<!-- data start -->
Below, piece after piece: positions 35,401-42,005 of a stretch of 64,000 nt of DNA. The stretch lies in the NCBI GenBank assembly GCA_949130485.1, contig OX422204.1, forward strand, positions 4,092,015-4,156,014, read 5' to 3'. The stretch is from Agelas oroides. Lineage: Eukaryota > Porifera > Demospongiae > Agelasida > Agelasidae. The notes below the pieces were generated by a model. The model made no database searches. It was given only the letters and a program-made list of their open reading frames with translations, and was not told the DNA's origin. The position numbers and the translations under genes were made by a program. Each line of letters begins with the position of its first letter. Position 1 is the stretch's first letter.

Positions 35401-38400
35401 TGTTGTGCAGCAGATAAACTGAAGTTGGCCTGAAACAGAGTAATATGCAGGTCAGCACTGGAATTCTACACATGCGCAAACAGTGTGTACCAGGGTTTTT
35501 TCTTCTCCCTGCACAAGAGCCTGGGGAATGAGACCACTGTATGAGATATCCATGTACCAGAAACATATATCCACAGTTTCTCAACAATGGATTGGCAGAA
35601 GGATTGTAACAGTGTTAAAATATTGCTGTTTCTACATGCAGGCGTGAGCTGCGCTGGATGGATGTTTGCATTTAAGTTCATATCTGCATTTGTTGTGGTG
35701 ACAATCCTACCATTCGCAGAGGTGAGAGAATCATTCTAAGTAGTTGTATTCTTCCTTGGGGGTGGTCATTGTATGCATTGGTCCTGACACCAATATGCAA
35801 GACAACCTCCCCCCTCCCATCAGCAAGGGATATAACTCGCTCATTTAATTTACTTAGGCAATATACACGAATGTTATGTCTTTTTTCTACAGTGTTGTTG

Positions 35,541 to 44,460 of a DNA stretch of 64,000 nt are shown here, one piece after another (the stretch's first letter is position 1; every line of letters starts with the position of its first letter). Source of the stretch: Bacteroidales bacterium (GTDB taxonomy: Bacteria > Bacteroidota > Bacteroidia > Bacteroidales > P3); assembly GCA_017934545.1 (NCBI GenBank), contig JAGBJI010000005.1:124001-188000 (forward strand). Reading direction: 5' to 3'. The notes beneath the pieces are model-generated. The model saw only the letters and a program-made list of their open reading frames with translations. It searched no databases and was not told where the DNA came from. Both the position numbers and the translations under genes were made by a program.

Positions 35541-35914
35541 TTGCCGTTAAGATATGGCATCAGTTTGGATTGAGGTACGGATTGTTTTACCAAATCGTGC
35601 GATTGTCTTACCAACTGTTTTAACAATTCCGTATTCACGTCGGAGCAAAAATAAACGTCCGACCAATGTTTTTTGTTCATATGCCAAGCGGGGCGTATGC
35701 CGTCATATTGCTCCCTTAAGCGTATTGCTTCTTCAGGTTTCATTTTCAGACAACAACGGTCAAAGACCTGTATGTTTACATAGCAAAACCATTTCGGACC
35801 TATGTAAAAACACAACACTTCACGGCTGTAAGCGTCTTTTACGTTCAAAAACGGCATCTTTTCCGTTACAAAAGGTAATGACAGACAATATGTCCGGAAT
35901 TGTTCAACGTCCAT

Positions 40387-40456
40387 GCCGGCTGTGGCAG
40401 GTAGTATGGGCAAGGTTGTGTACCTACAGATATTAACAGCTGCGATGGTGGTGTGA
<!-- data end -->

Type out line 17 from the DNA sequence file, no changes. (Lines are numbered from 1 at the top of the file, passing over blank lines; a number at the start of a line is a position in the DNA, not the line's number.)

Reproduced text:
40401 GTAGTATGGGCAAGGTTGTGTACCTACAGATATTAACAGCTGCGATGGTGGTGTGA